Edges are blurring all around and yesterday is done

Feel the flow, hear what’s happening, we’re what’s happening
Don’t you know, we’re the movers and we’re the shapers
We’re the names in tomorrow’s papers,
Up to us pal to show ‘em

It’s our time
Breathe it in, worlds to change and worlds to win
Our turn, we’re what’s new
Me and you pal, me and you

After I left college, I went to New York to start a career in theater production. As it turned out, theater jobs were hard to find and wouldn’t have paid the rent anyway. I worked at a talent agency and then at a couple of small television production companies until I left NY and went to law school. In three short years, I had become cynical. I had lost hope and gave up my dreams.

I turned 40 a year ago. As many people do at age-related turning points, I took stock in my life and realized that I needed to make some changes. I had lost a lot of myself when I became a lawyer, wife and mother. No one asked me to give anything up, it just happened. At 40, I was surprised to find that I didn’t know who I was anymore.

Something is stirring, shifting ground
It’s just begun
Edges are blurring all around and yesterday is done

Feel the flow, hear what’s happening, we’re what’s happening
Don’t you know, we’re the movers and we’re the shapers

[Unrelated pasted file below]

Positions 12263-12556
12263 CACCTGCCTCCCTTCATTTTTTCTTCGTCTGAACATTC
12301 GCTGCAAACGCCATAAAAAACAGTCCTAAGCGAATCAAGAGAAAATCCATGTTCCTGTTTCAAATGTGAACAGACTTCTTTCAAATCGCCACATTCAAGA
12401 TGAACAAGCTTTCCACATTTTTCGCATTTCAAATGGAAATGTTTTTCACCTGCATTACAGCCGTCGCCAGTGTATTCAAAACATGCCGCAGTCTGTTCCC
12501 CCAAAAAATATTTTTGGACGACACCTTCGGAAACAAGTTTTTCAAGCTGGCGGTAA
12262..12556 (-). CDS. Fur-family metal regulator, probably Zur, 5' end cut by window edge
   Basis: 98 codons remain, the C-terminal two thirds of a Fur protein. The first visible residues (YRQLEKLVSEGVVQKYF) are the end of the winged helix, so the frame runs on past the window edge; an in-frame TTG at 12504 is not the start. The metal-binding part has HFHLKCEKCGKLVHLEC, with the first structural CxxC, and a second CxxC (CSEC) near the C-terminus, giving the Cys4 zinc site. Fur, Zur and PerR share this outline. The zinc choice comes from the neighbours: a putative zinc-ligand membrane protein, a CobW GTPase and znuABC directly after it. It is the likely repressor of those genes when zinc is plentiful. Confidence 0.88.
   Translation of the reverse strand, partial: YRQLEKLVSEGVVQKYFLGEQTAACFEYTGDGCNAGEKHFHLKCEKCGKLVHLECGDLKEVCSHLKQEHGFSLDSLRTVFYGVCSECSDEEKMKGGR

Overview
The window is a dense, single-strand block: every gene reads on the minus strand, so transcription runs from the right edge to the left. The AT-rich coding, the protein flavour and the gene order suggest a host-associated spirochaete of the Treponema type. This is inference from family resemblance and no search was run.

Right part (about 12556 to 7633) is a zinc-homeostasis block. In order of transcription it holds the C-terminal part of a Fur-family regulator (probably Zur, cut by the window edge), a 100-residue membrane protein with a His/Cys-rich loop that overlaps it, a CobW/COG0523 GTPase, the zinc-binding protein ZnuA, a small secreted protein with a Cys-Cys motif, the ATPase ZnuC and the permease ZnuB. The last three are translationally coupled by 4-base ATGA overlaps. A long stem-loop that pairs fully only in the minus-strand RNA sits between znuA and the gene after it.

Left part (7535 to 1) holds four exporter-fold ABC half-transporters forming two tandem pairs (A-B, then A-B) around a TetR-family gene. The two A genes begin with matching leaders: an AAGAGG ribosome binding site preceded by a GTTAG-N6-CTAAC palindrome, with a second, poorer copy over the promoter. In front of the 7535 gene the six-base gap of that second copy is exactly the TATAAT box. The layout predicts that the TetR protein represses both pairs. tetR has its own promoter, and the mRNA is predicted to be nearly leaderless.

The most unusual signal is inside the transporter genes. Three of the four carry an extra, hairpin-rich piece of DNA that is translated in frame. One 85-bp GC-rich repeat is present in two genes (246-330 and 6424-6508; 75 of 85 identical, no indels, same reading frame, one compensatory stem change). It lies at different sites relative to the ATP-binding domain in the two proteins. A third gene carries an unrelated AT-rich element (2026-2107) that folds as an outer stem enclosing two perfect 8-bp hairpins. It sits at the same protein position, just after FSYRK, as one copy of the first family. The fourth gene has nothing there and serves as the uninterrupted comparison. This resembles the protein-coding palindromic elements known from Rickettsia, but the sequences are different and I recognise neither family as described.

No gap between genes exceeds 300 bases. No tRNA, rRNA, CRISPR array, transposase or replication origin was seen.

We’re the names in tomorrow’s papers,
Up to us pal to show ‘em

It’s our time
Breathe it in, worlds to change and worlds to win
Our turn, we’re what’s new
Me and you pal, me and you

I think I got scared to put myself out there. When I was young, my expectations were too high and my failures (or what I saw as my failures) caused painful disappointment. I didn’t have the resiliency or the persistence to keep going. My fear kept me from taking chances.

Feel how it quivers, on the brink
What?
Everything

Gives you the shivers,
Makes you think there’s so much to stuff to sing

Me and you, we’ll be singing it, like the birds
Me with music and you with words
Tell ‘em things they don’t know
Up to us pal to show ‘em

When I turned 40 I had this weird thought – if I live to be 80, I have another whole life to live and I don’t want to blow it being afraid. In the past year I’ve started this blog, taken a writing class and picked up knitting again. I’m figuring out what I want to be when I grow up. It’s been a long time coming, but I’m starting to feel hopeful. I’m starting to take chances again. It feels good.

It’s our heads on the block, give us room and start the clock
Our time comin’ through, me and you pal, me and you
Me and you, me and you, me and you

Something is stirring, shifting ground
It’s just begun
Edges are blurring all around and yesterday is done

I think I’ve turned a corner.

12 comments:

Sandra said...

One more way in which middle age feels like going through adolescence again. Only this time the physical changes aren't as exciting.